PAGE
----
In recent years, the amount of publications on Swedish coins and medals that are also geared to collectors has virtually exploded. Catalogues for a variety of fields have been and are being published at such a high pace that we at CoinsWeekly can hardly keep up with presenting them to you. An important milestone is the new edition of the comprehensive catalogue of Swedish coinage from 1521 to today, which was published in the fall of 2022. The authors in charge of this completely revised edition of Sveriges Mynt are Dan Carlberg, Bengt Hemmingsson and Magnus Wijk. Dan Carlberg is the CEO of Myntauktioner i Sverige AB, an auction house founded in 2009 to continue the Swedish Numismatic Society’s long-standing tradition of holding auction sales for the benefit of research. Anyone who deals with coins of Northern Europe is certainly familiar with the name of Bengt Hemmingsson. After all, he already worked on the first version of Sveriges Mynt and has authored other coin catalogues since then. Magnus Wijk has also a lot of experience when it comes to book projects. Working together, and in record time, the three of them have created a book that will define the collecting lives of an entire generation of Swedish coin enthusiasts.
A Heavyweight for Swedish Coins
In 1977, the comprehensive catalogue entitled Sveriges Mynt was published for the first time, covering all coins of Swedish rulers starting with the time when Gustav Vasa assumed the title of Protector of the Realm in 1521. It had long been out of print and could only be bought for a lot of money at antiquarian bookshops. Now, almost half a century later, it is available in a completely revised edition. And it is a heavyweight – both in terms of content and literally speaking. You would be wrong to assume that you might bring this catalogue to a coin fair to tick a box after making a purchase. The work is so heavy that you can just about hold it with one hand, but not for long.
That is no surprise as the book is printed on the best, i.e. the heaviest paper out there to depict the photos in the best way possible. It is rare to see illustrations of such a high quality – not only in terms of photographic technique. The authors spared no effort to provide their readers with the best-preserved specimen of every issue. Only those who wrote a catalogue themselves can understand how much time and effort went into selecting these perfect pictures! Sveriges Mynt set a new benchmark for what is possible in terms of illustrations today.
A Type Catalogue with Prices for Pieces on the Market
The authors’ goal was to create a type catalogue of all Swedish coins with up-to-date attributions and appraisals. No more and no less. If you look for information on biographies or monetary history, you will do so in vain. They also did not include a detailed description of the motif; basic statements must suffice. Instead, the different types are carefully documented with pictures and differences are indicated visually. In other words: the catalogue rather uses images than words.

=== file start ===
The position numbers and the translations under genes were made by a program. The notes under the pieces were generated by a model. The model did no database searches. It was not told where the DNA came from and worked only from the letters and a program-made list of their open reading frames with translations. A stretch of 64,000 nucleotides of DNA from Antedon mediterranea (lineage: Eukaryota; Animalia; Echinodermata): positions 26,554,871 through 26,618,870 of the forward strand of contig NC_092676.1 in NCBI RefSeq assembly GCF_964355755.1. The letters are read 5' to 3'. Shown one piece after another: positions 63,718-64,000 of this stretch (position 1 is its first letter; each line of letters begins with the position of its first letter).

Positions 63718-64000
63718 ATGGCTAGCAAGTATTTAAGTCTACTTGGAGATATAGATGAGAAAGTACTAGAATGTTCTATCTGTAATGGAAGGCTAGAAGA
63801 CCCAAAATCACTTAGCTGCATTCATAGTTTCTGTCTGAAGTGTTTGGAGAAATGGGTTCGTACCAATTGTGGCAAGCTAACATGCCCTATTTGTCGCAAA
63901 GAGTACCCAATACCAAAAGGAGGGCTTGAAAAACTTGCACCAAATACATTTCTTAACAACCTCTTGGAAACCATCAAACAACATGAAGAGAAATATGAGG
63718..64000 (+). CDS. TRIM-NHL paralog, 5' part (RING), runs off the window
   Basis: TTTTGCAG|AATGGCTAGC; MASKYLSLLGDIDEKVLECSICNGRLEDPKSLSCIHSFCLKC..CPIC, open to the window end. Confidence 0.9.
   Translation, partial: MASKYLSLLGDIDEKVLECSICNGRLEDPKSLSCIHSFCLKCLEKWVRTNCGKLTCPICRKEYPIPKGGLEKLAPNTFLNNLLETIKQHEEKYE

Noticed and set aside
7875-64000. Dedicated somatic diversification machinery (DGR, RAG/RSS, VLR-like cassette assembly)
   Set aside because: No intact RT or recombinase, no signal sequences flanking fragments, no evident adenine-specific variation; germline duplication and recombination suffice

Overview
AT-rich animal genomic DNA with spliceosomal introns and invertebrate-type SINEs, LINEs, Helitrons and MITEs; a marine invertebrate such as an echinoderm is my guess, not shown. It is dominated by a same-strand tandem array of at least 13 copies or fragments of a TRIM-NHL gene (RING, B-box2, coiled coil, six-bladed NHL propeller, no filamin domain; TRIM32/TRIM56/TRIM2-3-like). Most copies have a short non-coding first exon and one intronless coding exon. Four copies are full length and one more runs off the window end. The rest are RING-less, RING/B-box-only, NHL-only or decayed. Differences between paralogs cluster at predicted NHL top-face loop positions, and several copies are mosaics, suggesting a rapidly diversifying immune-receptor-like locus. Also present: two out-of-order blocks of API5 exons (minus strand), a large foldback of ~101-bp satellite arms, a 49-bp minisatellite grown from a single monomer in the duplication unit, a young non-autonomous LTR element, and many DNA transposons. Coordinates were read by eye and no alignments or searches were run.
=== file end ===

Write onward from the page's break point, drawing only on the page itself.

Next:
This means that anyone can use the catalogue, regardless of what language they speak (or rather do not speak). In line with this spirit, the authors decided to print all texts in three languages: Swedish / English / German.
To give appraisals, the information about every coin type includes a price in Swedish krona for every variety and every year. However, this price is only given if a piece of that quality has ever been sold on the market. Especially regarding top quality specimens, the price is often missing.
The authors chose to go with the European system to describe a coin’s quality, i.e. they used terms such as “extremely fine”, “very fine” and “fine”. In this way, they take into account that the market for Swedish coins is (so far?) characterised by collectors, not by investors.
As mentioned above, less is more with this book. The entry for a coin only provides for basic information. But the authors give additional material in an appendix. There is a list of all Swedish mints and the period in which they were active, as well as a comprehensive list of mint masters and engravers in chronological order for the different mints. Moreover, the authors provide their readers with an overview of mintage figures of the various denominations and years, the average weight and precious metal content – as far as they know. The book ends with comprehensive information regarding photo credits and a bibliography.
The authors created a website where you can order Sveriges Mynt. And you definitely need to do so if you deal with Swedish coins in any way. Sveriges Mynt is the new standard reference and will probably hold this status for half a century once again.